TMN Movie Review: "Life Itself"

Photo Credit: Magnolia Pictures

Rating: R
Length: 115 minutes
Release Date: July 4, 2014
Directed by: Steve James
Genre: Documentary / Biography

Roger Ebert is one of the most famous film critics of all time, and some might argue that he was the single most famous film critic. Ebert started his career as a screenwriter and penned the screenplay for "Beyond the Valley of the Dolls" and its sequels before finding fame as a critic. He and Gene Siskel worked closely together for nearly 20 years before Siskel's death, and he later ran a television show that reviewed films with Richard Roeper. "Life Itself" offers fans an interesting and intriguing look into Ebert's life.

Based on his memoir by the same name, "Life Itself" is less of a documentary and more of a love story devoted to Ebert's life and the people who knew him. Ebert and his wife hand-selected director Steve James to tell his story, and Ebert worked closely with the director even as he found himself in the hospital and dealing with the disease that would later take his life. While his influence radiates from nearly every scene, it's the moments during which the director highlights the different facets of his personality that the film really shines.

James smartly gives viewers a look at his early life and how the decisions he made impacted his future. Viewers see the struggles he had in high school, the success he found as a movie reviewer in Chicago and later the troubles he had in his personal life. Though he and Siskel were close friends, they frequently argued on camera and disagreed on films, which led to problems between the two off screen. James also touches on how the death of his television partner left Ebert reeling and wondering if he would or even could go back to work again.

The film also touches on the relationship that the reviewer shared with exploitation director Russ Meyer. Meyer gave Ebert his start in Hollywood and hired the unknown to pen a screenplay. Best known for his films that featured fast cars and scantily clad women, Meyer remained close friends with Ebert for years. Ebert even gave Meyer ideas for two films that the director later made.

While that relationship is interesting, viewers will also enjoy hearing from Martin Scorsese. Ebert was one of the first critics to give a Scorsese film a positive review, and he even compared the director to the famous directors of Italy. The relationship between the two continued over the years, but the film shows that Ebert never let his personal life get in the way of a good review. He was one of the first critics who gave a negative review of "The Color of Money" when Scorsese first released the film.

Though other documentaries focus primarily on a subject's good side, James never shies away from showing Ebert at his worst. His wife Chaz talks about how the two of them met when Ebert was in the midst of alcoholism and how his alcoholism was so bad at one point that he almost stopped working. While she doesn't credit herself with saving him from the bottle, she does make it clear that if he had continued down the path he was on when they first met, she couldn't have seen them staying together.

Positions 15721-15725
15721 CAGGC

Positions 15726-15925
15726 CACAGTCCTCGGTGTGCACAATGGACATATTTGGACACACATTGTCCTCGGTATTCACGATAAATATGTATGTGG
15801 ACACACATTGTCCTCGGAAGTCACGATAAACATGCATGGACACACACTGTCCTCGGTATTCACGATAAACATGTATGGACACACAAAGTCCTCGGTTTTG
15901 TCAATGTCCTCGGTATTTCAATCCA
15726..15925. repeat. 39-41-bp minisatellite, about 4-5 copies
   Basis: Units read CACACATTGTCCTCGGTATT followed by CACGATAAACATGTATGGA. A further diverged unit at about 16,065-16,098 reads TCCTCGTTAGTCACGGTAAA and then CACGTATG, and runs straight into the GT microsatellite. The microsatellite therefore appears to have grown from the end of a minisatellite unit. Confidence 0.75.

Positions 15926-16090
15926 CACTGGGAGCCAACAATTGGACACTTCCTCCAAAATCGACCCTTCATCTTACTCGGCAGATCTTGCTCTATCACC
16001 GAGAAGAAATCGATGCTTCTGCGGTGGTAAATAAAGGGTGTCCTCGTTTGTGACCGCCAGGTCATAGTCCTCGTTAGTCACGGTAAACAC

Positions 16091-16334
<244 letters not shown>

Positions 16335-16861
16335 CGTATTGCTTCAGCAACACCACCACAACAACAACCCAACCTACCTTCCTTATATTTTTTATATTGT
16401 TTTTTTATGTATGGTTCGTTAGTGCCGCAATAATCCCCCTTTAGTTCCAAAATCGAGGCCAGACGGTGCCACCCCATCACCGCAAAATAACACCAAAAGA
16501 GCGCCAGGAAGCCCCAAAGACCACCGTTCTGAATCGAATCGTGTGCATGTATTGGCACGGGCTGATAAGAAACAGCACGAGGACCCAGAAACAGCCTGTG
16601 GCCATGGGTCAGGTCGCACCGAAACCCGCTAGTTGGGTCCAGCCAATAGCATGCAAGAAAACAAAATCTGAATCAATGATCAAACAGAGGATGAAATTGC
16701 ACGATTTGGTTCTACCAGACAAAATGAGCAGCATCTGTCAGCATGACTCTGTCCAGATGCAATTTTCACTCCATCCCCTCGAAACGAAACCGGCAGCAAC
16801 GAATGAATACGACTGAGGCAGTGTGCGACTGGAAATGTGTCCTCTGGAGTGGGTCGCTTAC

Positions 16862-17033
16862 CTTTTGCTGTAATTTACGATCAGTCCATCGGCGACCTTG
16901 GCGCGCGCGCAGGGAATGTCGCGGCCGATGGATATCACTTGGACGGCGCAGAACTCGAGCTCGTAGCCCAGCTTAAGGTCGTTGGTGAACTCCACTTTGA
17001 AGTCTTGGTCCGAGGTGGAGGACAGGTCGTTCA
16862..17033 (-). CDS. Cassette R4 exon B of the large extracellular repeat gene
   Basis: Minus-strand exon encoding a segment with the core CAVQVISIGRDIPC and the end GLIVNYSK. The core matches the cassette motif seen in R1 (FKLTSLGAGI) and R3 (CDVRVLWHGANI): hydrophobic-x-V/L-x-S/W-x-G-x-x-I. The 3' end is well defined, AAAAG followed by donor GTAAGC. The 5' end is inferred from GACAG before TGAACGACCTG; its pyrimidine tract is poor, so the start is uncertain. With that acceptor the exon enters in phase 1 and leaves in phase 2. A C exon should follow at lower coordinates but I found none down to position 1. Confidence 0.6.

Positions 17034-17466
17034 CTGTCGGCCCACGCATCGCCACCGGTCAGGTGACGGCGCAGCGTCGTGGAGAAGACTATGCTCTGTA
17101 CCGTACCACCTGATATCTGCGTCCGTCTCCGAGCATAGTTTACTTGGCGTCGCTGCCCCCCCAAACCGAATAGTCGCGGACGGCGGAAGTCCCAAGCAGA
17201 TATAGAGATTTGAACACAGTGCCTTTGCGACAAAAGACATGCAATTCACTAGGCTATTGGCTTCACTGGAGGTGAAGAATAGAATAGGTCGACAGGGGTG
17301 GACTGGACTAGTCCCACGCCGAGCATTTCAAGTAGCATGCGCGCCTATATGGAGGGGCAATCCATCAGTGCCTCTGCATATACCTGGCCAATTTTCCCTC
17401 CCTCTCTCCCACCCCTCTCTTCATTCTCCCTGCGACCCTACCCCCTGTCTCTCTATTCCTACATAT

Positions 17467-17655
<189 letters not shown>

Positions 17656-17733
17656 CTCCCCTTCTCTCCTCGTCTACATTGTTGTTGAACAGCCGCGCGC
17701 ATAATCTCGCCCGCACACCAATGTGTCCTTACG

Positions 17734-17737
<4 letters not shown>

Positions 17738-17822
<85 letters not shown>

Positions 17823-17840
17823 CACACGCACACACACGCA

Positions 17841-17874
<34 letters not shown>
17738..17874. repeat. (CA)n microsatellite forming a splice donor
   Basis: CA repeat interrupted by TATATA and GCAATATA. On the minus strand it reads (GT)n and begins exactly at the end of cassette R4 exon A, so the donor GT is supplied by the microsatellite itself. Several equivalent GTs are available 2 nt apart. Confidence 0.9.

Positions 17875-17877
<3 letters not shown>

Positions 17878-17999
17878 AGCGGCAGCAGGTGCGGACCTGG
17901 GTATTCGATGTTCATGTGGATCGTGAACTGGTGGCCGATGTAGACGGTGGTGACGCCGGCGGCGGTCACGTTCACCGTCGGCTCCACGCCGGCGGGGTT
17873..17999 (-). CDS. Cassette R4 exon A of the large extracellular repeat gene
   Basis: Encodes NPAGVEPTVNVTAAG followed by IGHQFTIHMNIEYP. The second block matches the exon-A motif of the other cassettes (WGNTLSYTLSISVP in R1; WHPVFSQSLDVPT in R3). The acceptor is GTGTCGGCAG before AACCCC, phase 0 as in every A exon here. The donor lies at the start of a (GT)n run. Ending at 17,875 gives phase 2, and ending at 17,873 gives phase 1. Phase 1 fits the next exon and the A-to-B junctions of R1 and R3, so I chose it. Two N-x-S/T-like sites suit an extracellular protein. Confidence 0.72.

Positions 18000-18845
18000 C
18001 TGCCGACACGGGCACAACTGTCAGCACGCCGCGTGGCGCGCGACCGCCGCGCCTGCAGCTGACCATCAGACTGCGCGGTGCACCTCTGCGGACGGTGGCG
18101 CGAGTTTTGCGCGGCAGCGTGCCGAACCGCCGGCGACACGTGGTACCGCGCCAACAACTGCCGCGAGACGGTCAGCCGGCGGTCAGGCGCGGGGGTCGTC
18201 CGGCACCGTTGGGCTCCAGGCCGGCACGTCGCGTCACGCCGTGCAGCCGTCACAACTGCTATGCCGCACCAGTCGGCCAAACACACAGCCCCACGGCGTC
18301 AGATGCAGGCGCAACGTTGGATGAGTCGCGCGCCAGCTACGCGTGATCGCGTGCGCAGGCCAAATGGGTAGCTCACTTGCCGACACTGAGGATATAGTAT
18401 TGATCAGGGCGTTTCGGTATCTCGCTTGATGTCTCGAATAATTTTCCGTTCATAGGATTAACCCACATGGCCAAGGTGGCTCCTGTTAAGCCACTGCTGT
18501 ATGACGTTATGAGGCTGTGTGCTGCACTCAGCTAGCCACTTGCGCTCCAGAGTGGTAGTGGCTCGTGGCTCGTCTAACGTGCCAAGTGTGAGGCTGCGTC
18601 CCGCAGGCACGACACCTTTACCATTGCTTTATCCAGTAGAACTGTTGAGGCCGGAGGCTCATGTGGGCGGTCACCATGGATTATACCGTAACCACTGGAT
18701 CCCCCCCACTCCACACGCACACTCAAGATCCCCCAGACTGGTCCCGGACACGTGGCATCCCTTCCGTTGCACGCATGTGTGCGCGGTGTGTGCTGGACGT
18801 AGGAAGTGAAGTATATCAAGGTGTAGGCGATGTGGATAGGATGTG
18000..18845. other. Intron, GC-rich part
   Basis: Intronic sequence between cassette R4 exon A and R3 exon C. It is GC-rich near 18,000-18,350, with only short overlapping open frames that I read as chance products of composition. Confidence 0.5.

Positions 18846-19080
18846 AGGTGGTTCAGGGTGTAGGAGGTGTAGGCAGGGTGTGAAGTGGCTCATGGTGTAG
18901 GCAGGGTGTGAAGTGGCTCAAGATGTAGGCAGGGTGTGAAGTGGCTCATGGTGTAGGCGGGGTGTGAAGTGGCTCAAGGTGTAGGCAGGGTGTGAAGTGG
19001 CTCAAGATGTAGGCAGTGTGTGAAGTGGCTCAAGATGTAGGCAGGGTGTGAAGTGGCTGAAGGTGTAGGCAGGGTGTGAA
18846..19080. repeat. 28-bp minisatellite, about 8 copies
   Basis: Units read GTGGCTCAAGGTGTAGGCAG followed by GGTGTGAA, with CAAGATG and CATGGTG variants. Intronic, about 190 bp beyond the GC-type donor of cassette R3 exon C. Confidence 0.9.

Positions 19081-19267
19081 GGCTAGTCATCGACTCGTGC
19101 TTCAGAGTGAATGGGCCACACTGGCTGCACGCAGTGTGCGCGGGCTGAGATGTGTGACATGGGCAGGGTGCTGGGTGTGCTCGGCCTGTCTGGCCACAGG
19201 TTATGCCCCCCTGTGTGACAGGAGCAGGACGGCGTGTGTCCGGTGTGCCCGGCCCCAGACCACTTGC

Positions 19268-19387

Chaz is also upfront about the often antagonistic relationship that Ebert shared with Siskel. The two worked for the same newspaper but didn't speak to each other for several years before winding up on a television show together. Their relationship was so strained that they spent months arguing over who should get top billing on that show. Though the two weren't friendly in the beginning, they later formed a tentative friendship that would last until Siskel's death.

Less than one year after James began work on the documentary, Ebert passed away. Fans of the critic are sure to find some of the moments in the documentary difficult to watch, especially the scenes of the reviewer in his hospital bed. Ebert asked the director to include those moments as a way to show his fans that he was just a man. James himself admitted in the past that he struggled with the decision to include the scenes that showed Ebert as a weak man but that he let Chaz make the final decision. When she discusses the problems she had saying goodbye to the love of her life, there won't be a dry eye in the house.

Roger Ebert was a man who never took himself seriously. Whether it was an appearance on "Saturday Night Life" or giving Russ Meyer an idea for another exploitation film, he believed in having fun every day. "Life Itself" will give viewers a never-before-seen look at the reviewer and help them understand why many think the film is a shoe in for an Oscar nomination.